•​ Worldcrunch has the full Clarin piece in English.

AND WHO SAYS YOU HAVE TO CHOOSE BETWEEN THE TWO? Andy Oziemblo, founder of a Chicago-based office furniture and interior design firm, sees a future where the distinction between home and office grows dimmer every day. The more that people can (or must) work remotely, the more companies will need the technology to connect everybody, he writes at Quartz. VoIP phones, which make phone calls through the internet rather than landlines, helps employees around the world appear as though they're calling from the office. "Making sure that all employees are on the same page when it comes to their tasks and team projects means meeting people where they are, whether it's at the office, the home, or in a café, potentially anywhere on the planet," says Oziemblo.

CREATIVELY CHALLENGED CHINESE CHILDREN (SAY IT THREE TIMES FAST) Millennials are digital nomads, Gen Z is hyper-connected, but what will the newest generation look like in the workplace? Even if these kids are still learning the alphabet and 2 + 2, Chinese parents are already worried about the national school system crushing creativity skills. An article translated by Worldcrunch from the Economic Observer discusses how the pressure of elementary school exams reinforces the idea that there are only two answers to every problem: right or wrong. Arguing that "curiosity, imagination and critical thinking are sources of innovation," author Yan Yong worries about China's competitiveness in the future global market.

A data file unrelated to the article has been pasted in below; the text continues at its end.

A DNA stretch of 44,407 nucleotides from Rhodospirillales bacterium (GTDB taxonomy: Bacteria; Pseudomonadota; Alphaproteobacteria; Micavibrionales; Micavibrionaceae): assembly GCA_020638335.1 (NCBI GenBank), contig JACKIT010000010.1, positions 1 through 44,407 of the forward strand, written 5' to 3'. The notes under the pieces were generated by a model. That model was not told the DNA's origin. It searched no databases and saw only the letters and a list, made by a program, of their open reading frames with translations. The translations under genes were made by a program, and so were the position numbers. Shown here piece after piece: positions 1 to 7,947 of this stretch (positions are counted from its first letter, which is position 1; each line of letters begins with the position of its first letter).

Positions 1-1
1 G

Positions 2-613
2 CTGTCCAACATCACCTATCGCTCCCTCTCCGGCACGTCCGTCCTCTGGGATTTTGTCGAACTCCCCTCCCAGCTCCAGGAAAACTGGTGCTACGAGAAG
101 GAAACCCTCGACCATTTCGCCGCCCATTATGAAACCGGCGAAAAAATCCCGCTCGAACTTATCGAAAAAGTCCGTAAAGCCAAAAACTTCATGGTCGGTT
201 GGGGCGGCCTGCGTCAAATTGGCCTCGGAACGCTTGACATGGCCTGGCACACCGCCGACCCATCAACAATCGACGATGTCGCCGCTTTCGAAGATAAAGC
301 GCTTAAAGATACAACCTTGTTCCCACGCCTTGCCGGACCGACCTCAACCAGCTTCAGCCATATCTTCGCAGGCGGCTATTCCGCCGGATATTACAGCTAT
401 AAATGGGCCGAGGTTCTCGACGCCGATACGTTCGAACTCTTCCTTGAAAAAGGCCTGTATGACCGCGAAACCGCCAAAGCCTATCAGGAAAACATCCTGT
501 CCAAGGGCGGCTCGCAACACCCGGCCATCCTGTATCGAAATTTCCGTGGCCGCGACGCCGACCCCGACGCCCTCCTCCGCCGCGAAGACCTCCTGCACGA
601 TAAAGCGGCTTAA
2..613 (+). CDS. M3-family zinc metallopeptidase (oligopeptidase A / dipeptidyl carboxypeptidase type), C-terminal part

TOO AWKWARD FOR #METOO "Keep quiet, settle and move on." Such is the mantra in many Swedish workplaces when dealing with conflicts. Although it protects victims of sexual harassment from being let go, it also prevents companies from firing the perpetrators. According to psychologist Carl Hellström, #MeToo and its zero-tolerance policies are incompatible with the Swedish work culture and legislation, making it difficult to dismiss employees even if they go wrong. It often comes at a financial and social cost, which many managers are not ready to pay yet.

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A Naturalist's Defense Of The Modern Zoo

Zoos are often associated with animal cruelty, or at the very least a general animal unhappiness. But on everything from research to education to biodiversity, there is a case to be made for the modern zoo.

Photograph of a brown monkey holding onto a wired fence

A brown monkey hangs off of mesh wire

Marina Chocobar/Pexels
Fran Sánchez Becerril


MADRID — Zoos — or at least something resembling the traditional idea of a zoo — date back to ancient Mesopotamia. It was around 3,500 BC when Babylonian kings housed wild animals such as lions and birds of prey in beautiful structures known as the Hanging Gardens of Babylon.

Ancient China also played a significant role in the history of zoos when the Tang Dynasty (618-907 AD) created several parks which hosted an assortment of animals.

In Europe, it wouldn't be until 1664 when Louis XIV inaugurated the royal menagerie at Versailles. All these spaces shared the mission of showcasing the wealth and power of the ruler, or simply served as decorations. Furthermore, none of them were open to the general public; only a few fortunate individuals, usually the upper classes, had access.

The first modern zoo, conceived for educational purposes in Vienna, opened in 1765. Over time, the educational mission has become more prominent, as the exhibition of exotic animals has been complemented with scientific studies, conservation and the protection of threatened species.

For decades, zoos have been places of leisure, wonder, and discovery for both the young and the old. Despite their past success, in recent years, society's view of zoos has been changing due to increased awareness of animal welfare, shifting sensibilities and the possibility of learning about wild animals through screens. So, many people wonder: What is the purpose of a zoo in the 21st century?